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It may be comforting to reflect that disruption is not always harmful.
The reputations of the global investment banks as trusted advisers to their clients were largely shredded by the financial crisis and the subsequent misdeeds that came to light. A generation of top bankers quit the big firms, opened their own small, independent advisory outfits and set out to garner for themselves the advisory revenues they once brought to the big banking dinosaurs. There have always been boutiques, but in recent times they have multiplied and thrived. Much longer-established and larger independent firms such as Lazard and Rothschild have thrived too.
Take a look at the M&A adviser revenue ranking in the US, the biggest M&A market, for 2015, when a rush of very large, strategic deals broke out. The boutiques and large independent firms took home 20% of that revenue. That’s roughly double their average market share in the years before the crisis. Look at the global adviser ranking as measured by volume of announced M&A deals last year. Of the top 15 global advisers, six are boutiques or independent firms. In the US they make up half the top 20.
The market appears to be splitting. On the morning in June when news of Microsoft’s $26.2 billion all-cash bid for LinkedIn broke, Euromoney was sitting with the chief executive of the bulge bracket investment bank that is exclusive adviser to Microsoft. We didn’t tell James Gorman that the most eye-catching thing about the deal was the advisers on the other side: Frank Quattrone’s boutique Qatalyst Partners, and Allen & Co.
This does not look terribly comfortable for the established order.
But speak to senior M&A bankers at the biggest firms and the unacknowledged truth is that they are quietly pleased. The emergence of new independent competitors has boosted margins. In previous M&A booms, such as that driven by leveraged finance before the crisis, whenever headline deal values grew, companies clamped down on advisory fees as a percentage. This time, not so much. “You’re asking me if the economics of the M&A business have deteriorated?” says the head of investment banking at another bulge-bracket firm. “No actually, it’s gotten a little better.”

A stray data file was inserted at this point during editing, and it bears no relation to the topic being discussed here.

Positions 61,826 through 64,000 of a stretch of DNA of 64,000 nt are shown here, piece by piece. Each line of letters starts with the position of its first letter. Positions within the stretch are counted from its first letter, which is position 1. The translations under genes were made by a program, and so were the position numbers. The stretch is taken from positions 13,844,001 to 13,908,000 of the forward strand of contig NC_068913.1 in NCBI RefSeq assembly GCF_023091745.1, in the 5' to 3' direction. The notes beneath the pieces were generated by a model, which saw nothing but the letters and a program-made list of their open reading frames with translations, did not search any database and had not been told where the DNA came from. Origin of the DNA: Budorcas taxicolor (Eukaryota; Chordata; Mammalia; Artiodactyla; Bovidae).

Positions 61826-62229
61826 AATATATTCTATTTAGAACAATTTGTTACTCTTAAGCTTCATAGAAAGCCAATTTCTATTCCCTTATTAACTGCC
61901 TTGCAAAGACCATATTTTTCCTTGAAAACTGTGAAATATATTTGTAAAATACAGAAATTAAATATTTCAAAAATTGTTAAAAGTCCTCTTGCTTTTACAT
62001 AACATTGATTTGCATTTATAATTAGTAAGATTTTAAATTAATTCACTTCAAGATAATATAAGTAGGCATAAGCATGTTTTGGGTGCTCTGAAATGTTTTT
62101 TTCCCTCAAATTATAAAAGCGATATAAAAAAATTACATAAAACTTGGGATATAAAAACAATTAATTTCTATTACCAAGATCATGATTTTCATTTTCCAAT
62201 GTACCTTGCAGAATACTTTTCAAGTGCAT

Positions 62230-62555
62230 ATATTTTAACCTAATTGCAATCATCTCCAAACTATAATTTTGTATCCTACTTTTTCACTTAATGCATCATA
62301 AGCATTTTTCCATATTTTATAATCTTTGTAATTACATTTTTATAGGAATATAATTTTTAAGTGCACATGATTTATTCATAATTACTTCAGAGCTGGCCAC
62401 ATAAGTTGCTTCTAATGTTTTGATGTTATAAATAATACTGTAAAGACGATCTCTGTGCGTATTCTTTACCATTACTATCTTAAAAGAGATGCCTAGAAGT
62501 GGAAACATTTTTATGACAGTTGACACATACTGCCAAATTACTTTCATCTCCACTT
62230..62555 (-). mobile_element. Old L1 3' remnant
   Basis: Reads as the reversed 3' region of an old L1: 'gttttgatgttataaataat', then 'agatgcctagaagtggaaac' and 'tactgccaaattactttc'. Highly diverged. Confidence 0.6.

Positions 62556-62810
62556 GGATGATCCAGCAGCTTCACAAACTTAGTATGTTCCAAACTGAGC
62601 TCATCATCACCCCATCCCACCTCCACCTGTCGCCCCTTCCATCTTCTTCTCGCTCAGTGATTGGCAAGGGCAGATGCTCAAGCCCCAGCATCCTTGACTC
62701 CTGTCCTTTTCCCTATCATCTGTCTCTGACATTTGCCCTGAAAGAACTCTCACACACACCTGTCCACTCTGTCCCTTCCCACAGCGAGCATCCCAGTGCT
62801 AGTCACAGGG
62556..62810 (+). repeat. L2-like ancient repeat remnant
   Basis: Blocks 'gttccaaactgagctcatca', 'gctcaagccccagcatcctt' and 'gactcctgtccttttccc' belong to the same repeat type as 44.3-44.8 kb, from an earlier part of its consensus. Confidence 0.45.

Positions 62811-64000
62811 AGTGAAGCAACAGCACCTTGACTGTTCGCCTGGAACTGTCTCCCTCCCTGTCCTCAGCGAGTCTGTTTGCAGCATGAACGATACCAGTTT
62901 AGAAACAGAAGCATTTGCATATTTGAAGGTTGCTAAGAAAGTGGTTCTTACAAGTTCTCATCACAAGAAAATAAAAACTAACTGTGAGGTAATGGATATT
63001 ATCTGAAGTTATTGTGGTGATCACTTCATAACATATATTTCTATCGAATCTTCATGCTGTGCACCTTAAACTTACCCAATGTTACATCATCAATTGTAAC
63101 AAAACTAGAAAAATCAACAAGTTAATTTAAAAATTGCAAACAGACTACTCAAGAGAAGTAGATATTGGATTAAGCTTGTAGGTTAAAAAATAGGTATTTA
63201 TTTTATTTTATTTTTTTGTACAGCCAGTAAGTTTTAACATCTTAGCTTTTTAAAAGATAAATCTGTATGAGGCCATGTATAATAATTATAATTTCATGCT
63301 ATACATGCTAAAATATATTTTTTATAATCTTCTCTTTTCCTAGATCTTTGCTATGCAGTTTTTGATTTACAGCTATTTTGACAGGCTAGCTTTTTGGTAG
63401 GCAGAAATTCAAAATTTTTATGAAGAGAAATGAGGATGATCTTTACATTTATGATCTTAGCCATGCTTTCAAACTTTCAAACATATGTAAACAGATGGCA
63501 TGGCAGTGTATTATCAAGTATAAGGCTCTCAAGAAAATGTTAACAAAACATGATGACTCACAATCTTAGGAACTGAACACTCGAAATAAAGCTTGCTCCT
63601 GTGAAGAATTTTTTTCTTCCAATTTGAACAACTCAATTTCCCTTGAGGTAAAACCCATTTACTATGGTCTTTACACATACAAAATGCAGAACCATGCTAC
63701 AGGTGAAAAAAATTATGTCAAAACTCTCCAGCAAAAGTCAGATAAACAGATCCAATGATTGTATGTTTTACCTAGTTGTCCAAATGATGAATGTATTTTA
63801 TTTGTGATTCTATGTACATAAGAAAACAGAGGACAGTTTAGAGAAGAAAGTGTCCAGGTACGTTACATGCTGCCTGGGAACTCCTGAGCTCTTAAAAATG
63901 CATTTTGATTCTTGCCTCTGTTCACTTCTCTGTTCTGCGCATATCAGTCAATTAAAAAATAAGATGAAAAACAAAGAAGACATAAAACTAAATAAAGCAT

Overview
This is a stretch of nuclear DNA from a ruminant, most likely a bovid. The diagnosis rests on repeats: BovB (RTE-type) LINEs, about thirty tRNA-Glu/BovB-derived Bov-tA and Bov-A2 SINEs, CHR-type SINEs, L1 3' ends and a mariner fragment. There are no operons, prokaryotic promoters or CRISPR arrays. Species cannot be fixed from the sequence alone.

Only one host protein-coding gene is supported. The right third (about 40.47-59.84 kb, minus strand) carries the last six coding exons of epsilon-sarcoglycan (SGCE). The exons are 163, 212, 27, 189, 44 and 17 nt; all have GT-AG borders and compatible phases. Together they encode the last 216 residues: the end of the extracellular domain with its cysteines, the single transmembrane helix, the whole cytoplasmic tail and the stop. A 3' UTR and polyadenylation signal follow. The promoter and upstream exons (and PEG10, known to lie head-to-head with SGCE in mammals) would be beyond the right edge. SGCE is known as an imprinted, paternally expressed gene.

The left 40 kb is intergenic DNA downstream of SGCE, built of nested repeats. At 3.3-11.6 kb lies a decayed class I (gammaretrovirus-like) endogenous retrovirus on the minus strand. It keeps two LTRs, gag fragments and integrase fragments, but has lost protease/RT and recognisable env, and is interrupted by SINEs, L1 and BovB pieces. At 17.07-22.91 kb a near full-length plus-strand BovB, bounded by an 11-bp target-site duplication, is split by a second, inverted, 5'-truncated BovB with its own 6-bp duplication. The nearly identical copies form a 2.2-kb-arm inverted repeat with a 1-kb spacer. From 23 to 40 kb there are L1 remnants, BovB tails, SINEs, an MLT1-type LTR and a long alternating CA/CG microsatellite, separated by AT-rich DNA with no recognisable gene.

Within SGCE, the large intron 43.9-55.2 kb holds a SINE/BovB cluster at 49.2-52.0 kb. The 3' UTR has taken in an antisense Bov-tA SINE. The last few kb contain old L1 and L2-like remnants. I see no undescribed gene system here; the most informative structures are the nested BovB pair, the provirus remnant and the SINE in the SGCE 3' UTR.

He explains: “A benefit to us of the growth of advisory boutiques and the independent firms is that they have led clients to reassess the value of strategic advice, and clients are actually prepared to pay more for it.”
Disruption isn’t always harmful to the established players. Sometimes it helps them to focus on what they are actually good at.
The independent firms, especially the privately owned ones, talk a lot about paying well for talented advisers in lean years, as well as in good, by retaining earnings in M&A booms. That doesn’t work as easily at publicly owned companies with rules against earnings smoothing, shareholders baying for payouts and analysts crawling over the cost-to-income ratios.
So, if fewer of the universal banks can compete on pay and job satisfaction for top advisers with the independents, that’s no bad thing if they were only ever there as expensive marketing for the finance and hedging banks are actually good at.
“We can confidently advise bidders on the banking and capital markets capacity to fund strategic deals,” he says. “That helps them to keep deals confidential. It also helps them negotiate good terms.”
Precisely how good, Euromoney wonders?
“Well look, these deals don’t go away because of 50 basis points here or there on the financing,” he admits.
No wonder the bulge bracket firms aren’t unduly worried about advice like that on takeover financings coming in at several tens of billions of dollars a time.
Self-awareness remains elusive
Euromoney always loves talking over contested M&A deals with investment bankers. One regales us with his latest war story. “I have to say, the adviser on the other side was incredibly aggressive,” he says. “I can’t say I’m surprised because they don’t lead with intellectual capital and they don’t really have many good M&A bankers. We saw them kicked off another deal recently because of mishandling a conflict. But I was disappointed that they should rely on personal attacks instead of the numbers and investment thesis. We would never just slag off the competition like that.”
“No we wouldn’t,” his second-in-command confirms. “That kind of behaviour is just not part of this firm’s culture.”
Long may it remain so.